Wildlife photography


Wildlife photographer under the portable hide
Wildlife photographer observing giraffes in Sumu Wildlife Park in Bauchi state, Nigeria
Hobby photographers taking pictures of wildlife at the Chobe River / Botswana (2018)

Wildlife photography is a genre of photography concerned with documenting various forms of wildlife in their natural habitat.

As well as requiring photography skills, wildlife photographers may need field craft skills. For example, some animals and birds are difficult to approach and thus a knowledge of the animal's and birds behavior is needed in order to be able to predict its actions. Photographing some species may require stalking skills or the use of a hide/blind for concealment.

While wildlife photographs can be taken using basic equipment, successful photography of some types of wildlife requires specialist equipment, such as macro lenses for insects, long focal length lenses for birds and underwater cameras for marine life. However, a great wildlife photograph can also be the result of being in the right place at the right time[1] and often involves a good understanding of animal behavior in order to anticipate interesting situations to capture in photography.


Photograph of a Lapwing (Vanellus vanellus) incubating its eggs, for which in 1895 R. B. Lodge received from the Royal Photographic Society the first medal ever presented for nature photography. Eric Hosking and Harold Lowes stated their belief that this was the first photograph of a wild bird.[2]

In the early days of photography, it was difficult to get a photograph of wildlife due to slow lenses and the low sensitivity of photographic media.[3] Earlier photos of animals were usually pets, stuffed,[4] and zoo animals.[5][6] These included photos of lion cubs taken at the Bristol zoo in 1854 and in 1864, photos of the last Quagga by Frank Hayes.[7] Wildlife photography gained more traction when faster photography emulsions and quicker shutters came in the 1880s.[8] Developments like these lead to photos such as the ones taken by German Ottomar Anschutz in 1884, the first shots of wild birds in action.[8] In July 1906, National Geographic published its first wildlife photos.[9] The photos were taken by George Shiras III, a U.S. Representative from Pennsylvania. Some of his photos were taken with the first wire-tripped camera traps.[10][11]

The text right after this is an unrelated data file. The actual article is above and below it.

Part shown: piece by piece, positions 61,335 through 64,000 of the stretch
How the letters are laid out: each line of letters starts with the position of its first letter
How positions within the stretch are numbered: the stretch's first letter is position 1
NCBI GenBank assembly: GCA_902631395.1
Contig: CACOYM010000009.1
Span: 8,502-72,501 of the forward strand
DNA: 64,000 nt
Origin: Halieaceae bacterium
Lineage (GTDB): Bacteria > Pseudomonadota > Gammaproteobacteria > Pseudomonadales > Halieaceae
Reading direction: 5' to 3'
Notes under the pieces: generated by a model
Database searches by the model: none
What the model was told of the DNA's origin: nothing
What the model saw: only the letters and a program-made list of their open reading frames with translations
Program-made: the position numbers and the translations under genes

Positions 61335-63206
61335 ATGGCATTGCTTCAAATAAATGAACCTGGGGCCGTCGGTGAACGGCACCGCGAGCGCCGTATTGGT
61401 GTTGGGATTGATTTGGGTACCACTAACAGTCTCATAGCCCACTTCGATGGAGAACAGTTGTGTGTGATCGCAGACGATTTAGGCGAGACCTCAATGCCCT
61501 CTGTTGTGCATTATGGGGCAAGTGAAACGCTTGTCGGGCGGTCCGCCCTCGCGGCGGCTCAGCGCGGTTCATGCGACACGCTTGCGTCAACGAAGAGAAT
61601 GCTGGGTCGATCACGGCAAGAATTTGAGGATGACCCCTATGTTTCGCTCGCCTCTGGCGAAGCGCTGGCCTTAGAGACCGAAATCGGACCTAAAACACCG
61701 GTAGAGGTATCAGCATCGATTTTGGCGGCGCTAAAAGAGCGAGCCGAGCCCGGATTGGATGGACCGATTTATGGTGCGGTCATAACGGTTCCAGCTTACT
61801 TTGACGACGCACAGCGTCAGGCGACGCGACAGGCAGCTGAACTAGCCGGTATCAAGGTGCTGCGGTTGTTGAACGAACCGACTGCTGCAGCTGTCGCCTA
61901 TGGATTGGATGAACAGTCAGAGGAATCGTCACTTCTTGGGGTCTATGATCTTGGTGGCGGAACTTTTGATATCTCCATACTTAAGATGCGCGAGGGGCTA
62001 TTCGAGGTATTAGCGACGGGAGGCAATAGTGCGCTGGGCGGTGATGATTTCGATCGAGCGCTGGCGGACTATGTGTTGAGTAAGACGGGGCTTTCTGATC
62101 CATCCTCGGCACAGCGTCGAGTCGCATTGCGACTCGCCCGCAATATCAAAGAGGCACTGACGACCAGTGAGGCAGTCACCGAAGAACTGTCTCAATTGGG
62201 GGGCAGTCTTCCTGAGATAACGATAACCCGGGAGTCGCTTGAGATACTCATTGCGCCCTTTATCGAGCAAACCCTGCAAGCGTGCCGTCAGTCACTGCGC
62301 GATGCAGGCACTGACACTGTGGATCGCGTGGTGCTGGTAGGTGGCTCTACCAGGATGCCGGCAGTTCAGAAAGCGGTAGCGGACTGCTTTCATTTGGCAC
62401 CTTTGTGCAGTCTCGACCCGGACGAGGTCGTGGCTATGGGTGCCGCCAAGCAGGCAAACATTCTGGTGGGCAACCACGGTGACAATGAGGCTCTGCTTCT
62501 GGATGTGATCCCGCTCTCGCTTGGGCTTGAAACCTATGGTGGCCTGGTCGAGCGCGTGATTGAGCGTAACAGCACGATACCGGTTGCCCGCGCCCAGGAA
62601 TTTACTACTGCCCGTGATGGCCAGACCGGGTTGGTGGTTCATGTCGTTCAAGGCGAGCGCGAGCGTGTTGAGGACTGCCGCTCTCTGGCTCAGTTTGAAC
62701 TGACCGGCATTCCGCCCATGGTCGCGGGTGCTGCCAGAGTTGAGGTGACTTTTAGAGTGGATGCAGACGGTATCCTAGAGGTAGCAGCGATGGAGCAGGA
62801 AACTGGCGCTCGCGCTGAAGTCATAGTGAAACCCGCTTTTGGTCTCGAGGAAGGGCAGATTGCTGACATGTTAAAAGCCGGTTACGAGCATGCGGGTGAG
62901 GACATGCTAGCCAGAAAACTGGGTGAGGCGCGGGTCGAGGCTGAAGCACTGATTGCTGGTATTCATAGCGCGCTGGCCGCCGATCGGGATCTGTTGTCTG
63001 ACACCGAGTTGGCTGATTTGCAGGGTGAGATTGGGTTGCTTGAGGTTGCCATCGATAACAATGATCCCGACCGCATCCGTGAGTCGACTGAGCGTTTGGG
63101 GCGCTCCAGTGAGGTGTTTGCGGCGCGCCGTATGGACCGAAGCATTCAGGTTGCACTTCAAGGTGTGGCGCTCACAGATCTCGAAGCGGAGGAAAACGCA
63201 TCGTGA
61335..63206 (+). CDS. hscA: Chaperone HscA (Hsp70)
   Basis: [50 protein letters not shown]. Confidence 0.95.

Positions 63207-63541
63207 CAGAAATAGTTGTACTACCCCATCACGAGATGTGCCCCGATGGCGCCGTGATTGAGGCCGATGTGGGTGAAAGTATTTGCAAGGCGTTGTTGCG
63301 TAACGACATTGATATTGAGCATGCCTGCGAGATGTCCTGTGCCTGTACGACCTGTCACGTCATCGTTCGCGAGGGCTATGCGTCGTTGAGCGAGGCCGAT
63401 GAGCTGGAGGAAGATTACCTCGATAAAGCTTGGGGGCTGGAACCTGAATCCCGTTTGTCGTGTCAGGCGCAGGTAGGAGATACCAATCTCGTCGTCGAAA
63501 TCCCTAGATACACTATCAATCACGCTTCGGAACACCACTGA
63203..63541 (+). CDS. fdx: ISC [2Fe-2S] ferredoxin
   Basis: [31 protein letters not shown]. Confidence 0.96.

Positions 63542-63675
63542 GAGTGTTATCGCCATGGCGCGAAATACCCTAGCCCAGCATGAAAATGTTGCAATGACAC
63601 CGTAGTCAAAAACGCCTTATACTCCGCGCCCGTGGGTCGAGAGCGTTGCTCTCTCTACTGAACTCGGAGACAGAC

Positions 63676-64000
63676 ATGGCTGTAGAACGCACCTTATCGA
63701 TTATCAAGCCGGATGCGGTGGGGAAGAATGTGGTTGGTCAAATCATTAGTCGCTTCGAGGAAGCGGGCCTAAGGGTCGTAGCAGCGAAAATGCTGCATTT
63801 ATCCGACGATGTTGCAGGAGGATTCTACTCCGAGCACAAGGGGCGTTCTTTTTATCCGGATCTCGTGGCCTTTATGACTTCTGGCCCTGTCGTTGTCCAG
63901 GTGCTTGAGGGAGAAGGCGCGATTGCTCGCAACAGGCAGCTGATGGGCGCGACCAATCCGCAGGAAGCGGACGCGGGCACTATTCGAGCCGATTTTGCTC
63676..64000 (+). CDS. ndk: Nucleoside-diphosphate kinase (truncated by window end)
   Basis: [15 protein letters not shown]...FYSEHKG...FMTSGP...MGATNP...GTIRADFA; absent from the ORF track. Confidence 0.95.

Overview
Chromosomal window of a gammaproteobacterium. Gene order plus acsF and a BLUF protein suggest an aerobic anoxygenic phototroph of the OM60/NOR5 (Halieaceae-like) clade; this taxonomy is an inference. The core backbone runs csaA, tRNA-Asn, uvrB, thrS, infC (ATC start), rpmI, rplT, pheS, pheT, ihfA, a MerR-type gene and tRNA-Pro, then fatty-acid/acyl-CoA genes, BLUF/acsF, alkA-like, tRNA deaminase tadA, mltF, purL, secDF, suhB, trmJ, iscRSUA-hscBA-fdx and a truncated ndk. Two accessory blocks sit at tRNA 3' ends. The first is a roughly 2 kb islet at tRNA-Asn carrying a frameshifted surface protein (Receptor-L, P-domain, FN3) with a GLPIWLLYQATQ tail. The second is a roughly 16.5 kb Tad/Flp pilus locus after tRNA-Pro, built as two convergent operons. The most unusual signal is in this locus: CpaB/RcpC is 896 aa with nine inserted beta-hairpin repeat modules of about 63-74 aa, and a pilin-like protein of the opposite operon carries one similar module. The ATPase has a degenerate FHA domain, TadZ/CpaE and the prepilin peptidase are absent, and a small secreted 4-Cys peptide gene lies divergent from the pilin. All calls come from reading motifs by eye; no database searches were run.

The world's three largest photography organisations, the Photographic Society of America, the Fédération Internationale de l'Art Photographique and the Royal Photographic Society have adopted a common definition for nature and wildlife photography to govern photography competitions, their respective presidents writing in a joint statement, "The development of a common definition for nature and wildlife photography will be an important step in helping photographers, many of whom enter competitions internationally, know what the rules are. It will also provide organisers with a very clear definition when they need to deal with the problem of ineligible images."[12]


Equipment for wildlife photography can be very specialized and often uses different lenses and equipment than most other disciplines. Most wildlife lenses have a very long focal length between 150mm and 600mm, allowing the photographer to get a tighter image filling the frame with their chosen subject. However, whilst the majority of wildlife is shot with a telephoto lens, when a wide-angle lens is used, it can provide striking shots of animals within their environment.[13]

Some other specialized gear includes camera traps, hides, ghillie suits and flash extenders. Wildlife photographers have also used special Human Energy Concealment Systems (known as HECS) to reduce disruption to wildlife while photographing.[14]

Photography tips for insects

Macrophotography techniques are common for taking pictures of insects. Some specific techniques can be of particular value, for example, you should shoot in good light, avoid the photographer's shadow onto the subject, choose places where insects are not a few, but rather plenty.[15] It's a good idea to use a digital camera to take burst shots and then select your best shots, or to use a flash or telephoto lens. Small depth of field in macro photography can often necessitate an additional aperture, sometimes sacrificing some of the image quality by setting a higher light sensitivity.[16]